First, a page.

Apparently, Boston’s elite Boston Latin School is no longer so elite. Here’s why (boldface mine):
The prestigious Boston Latin School is being downgraded in state rankings because not enough white students took this year’s PARCC exams, and a frustrated Mayor Martin J. Walsh is calling on residents to protest the state education board’s decision….
Boston Latin and the Roger Clap Elementary School in Dorchester both fell to Level 2 due to a lack of participation under state rankings today, a ranking that will hold for a year.
“You shouldn’t and you can’t penalize two of the best schools in our district and two of the best schools in the country,” Walsh said, noting Boston Latin is a “feeder school for Harvard.”
But DESE Commissioner Mitchell Chester said Boston schools should have been aware a lack of participation in the exams could lead to downgrades in rankings.
“We’ve been very clear with schools and districts for the last 15 years that we’ve expected full participation and we made that very clear to districts that took the PARCC test,” Chester said at a press conference, saying the statewide assessments provided important information for educators. “I believe it’s quite fair, we gave a lot of notice. Districts that made that choice knew the ground rules.”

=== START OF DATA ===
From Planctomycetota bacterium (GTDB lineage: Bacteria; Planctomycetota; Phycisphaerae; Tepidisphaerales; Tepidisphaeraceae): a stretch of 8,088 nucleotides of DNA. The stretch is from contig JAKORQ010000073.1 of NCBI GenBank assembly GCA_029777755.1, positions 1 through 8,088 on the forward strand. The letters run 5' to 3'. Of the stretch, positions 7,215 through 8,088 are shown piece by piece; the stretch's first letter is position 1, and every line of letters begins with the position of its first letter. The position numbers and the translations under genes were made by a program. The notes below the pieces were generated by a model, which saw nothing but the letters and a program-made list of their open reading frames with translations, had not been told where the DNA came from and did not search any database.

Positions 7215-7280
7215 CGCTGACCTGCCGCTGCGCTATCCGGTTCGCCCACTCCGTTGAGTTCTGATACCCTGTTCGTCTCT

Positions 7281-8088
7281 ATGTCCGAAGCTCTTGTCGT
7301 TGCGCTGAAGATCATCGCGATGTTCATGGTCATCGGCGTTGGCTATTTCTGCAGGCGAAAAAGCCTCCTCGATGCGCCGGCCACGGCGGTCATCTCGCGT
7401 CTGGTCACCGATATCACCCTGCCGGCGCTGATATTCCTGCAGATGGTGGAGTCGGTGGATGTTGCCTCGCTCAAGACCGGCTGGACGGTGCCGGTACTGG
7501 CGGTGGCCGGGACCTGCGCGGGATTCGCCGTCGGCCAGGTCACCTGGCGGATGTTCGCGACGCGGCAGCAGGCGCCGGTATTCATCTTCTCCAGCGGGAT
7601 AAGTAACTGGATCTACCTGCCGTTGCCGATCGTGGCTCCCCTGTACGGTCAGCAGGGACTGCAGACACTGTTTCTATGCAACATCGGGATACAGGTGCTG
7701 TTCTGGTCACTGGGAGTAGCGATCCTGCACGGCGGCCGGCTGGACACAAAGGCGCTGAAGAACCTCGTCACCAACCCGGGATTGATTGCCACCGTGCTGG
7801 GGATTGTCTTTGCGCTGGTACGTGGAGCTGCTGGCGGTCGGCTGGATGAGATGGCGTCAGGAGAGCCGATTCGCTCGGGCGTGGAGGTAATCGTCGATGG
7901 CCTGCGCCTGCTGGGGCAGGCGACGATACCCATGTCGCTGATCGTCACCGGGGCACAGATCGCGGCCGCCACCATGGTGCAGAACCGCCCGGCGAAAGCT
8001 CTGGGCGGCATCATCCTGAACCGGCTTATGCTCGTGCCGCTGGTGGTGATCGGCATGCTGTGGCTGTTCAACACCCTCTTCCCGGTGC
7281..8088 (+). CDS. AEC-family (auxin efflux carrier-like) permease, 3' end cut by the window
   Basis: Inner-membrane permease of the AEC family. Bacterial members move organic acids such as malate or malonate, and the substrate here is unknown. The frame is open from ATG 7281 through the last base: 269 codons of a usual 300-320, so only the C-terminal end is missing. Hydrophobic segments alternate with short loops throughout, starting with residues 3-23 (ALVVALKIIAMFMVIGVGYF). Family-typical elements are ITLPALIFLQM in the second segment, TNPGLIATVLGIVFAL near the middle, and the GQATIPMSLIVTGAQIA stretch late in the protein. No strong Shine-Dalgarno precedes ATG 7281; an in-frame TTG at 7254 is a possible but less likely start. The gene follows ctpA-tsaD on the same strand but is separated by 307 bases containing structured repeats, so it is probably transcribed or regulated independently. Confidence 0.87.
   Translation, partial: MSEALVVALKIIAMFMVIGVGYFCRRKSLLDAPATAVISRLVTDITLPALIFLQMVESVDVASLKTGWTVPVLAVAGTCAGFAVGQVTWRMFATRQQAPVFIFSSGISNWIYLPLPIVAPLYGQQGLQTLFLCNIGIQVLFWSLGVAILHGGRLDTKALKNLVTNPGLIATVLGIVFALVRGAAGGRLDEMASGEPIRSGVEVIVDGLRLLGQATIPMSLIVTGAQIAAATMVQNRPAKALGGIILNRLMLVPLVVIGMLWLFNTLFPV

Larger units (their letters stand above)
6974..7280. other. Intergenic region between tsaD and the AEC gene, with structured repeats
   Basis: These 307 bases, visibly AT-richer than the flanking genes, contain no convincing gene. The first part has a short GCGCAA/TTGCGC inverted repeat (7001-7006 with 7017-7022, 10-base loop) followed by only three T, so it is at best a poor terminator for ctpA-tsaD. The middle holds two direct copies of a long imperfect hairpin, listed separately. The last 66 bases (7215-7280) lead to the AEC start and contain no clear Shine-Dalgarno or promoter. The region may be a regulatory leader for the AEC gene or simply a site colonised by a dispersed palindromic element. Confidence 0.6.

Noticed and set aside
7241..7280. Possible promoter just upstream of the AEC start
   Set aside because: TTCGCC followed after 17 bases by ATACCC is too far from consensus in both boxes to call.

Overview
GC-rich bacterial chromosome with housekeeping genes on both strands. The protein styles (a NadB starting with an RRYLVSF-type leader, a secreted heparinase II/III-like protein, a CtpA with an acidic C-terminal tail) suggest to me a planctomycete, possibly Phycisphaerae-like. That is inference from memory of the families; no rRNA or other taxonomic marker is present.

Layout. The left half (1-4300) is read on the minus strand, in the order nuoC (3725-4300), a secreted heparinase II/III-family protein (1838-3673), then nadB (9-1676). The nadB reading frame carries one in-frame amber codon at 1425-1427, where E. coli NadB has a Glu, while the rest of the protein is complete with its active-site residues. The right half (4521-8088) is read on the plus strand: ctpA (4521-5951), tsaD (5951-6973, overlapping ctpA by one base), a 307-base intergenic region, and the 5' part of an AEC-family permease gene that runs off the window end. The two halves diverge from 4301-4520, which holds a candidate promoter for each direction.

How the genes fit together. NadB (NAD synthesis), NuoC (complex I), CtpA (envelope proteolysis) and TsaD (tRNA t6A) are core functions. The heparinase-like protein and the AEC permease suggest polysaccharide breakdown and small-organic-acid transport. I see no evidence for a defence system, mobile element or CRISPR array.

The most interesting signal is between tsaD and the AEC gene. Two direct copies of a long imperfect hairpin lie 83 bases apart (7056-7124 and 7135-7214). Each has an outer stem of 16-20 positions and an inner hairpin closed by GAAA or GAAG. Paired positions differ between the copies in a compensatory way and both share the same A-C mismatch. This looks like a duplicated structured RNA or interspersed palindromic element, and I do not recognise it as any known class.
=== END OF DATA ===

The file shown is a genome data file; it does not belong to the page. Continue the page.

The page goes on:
…Federal standards require 95 percent of a school’s population to participate in state testing, according to DESE spokeswoman Jacquelyn Reis, or else the school cannot be designated Level 1. Last spring, Boston schools used the new PARCC test instead of the MCAS as their state test.
Under federal standards, 95 percent of a school’s subgroups — which are broken down by ethnic and economic background, among other factors — must participate as well to make Level 1, Reis said. At Boston Latin, 40 white students did not take the eighth-grade math exam this spring, which lowered that subgroup below the required 95 percent.
How exactly are schools supposed to force students and their parents to participate? Students are rightly frustrated with Boston’s schools, and protesting something they feel (correctly, in my opinion*) is harming their education is to be lauded, not penalized.
Another spectacular education reform success…
*As long as the tests have consequences, including reputational, they will be gamed, and thus warp classroom instruction.